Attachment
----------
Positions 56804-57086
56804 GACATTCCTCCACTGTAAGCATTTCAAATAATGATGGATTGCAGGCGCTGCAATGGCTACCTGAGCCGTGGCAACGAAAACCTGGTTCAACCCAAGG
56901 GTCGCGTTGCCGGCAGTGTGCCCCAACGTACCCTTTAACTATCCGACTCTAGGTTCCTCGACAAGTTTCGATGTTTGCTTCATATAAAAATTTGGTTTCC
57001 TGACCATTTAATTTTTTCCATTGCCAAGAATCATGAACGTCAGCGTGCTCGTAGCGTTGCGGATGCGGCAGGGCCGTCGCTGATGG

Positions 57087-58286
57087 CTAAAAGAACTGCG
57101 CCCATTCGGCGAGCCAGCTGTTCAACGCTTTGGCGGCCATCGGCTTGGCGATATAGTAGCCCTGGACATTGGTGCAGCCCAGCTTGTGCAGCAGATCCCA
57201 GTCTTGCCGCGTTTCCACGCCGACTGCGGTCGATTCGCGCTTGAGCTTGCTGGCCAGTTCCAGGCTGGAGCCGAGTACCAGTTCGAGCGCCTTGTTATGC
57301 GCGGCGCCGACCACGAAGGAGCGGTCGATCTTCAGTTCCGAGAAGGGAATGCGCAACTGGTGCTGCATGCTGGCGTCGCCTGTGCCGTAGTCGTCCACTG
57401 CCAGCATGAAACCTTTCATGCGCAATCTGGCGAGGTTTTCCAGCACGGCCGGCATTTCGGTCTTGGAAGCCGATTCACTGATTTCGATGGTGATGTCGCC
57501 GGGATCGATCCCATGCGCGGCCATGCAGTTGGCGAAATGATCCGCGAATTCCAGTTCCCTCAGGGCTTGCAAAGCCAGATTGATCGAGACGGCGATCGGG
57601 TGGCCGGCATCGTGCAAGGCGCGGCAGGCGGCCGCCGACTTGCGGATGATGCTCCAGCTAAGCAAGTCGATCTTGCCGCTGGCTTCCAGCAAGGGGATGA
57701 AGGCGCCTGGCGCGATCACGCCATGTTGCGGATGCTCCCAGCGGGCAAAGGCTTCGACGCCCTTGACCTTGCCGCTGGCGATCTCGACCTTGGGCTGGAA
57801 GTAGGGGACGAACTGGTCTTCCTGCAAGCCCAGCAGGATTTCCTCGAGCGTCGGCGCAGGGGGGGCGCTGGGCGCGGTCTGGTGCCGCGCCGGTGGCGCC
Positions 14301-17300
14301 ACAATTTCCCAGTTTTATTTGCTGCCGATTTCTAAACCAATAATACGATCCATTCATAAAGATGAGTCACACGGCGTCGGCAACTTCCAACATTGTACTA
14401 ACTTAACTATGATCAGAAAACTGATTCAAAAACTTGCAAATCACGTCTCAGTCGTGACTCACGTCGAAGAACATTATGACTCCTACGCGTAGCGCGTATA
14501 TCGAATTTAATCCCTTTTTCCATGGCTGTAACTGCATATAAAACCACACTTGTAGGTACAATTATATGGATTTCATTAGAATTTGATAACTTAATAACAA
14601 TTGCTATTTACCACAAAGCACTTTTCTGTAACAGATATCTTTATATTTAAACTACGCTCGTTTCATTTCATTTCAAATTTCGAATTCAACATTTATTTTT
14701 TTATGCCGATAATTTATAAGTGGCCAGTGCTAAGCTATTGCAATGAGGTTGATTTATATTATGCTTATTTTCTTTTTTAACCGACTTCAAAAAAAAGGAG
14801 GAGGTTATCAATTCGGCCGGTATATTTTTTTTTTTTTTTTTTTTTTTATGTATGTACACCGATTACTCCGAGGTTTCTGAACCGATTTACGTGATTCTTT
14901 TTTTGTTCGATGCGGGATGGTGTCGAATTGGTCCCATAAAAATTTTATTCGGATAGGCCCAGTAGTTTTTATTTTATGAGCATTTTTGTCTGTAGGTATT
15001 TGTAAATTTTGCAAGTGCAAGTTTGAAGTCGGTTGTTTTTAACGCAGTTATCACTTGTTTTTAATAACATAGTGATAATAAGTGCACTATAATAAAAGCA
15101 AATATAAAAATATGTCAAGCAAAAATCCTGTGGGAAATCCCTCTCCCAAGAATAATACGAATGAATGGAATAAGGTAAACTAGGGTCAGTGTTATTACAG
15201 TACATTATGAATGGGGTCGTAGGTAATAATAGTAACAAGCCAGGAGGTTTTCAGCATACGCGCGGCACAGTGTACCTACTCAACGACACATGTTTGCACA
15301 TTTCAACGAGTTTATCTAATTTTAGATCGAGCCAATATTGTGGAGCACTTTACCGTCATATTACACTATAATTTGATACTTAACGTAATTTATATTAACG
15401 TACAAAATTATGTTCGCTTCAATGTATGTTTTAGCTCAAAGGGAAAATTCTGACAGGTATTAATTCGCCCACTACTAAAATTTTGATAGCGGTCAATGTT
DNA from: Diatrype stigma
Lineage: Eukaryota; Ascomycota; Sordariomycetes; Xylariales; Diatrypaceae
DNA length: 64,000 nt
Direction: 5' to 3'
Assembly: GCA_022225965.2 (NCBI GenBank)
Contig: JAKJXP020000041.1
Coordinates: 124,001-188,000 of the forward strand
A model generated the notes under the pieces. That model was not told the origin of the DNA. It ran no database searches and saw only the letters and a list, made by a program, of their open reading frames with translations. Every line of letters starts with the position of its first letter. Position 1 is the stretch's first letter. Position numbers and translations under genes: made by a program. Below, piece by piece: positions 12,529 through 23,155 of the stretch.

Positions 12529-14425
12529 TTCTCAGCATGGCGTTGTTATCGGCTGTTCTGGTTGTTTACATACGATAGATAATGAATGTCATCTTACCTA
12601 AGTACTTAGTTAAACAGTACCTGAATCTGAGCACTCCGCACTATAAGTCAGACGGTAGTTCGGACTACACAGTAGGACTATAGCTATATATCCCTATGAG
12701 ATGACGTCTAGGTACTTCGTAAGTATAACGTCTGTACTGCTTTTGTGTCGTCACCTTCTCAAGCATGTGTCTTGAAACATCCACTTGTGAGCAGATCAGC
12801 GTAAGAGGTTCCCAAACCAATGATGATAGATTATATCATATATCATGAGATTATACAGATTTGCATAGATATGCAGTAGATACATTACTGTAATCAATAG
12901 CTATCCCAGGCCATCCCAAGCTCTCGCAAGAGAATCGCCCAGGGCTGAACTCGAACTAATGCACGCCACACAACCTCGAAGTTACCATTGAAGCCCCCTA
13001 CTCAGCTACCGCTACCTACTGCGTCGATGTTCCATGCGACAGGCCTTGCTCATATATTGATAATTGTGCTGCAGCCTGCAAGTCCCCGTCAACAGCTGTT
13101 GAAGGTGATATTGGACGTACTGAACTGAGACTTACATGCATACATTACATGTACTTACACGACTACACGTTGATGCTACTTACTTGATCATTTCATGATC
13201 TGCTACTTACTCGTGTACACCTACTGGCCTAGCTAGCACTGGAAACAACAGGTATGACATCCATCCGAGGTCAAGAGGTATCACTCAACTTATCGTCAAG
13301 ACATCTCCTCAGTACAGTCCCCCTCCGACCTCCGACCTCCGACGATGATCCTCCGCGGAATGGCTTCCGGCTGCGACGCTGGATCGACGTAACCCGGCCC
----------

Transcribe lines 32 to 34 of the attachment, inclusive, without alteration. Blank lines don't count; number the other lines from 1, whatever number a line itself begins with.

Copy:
Assembly: GCA_022225965.2 (NCBI GenBank)
Contig: JAKJXP020000041.1
Coordinates: 124,001-188,000 of the forward strand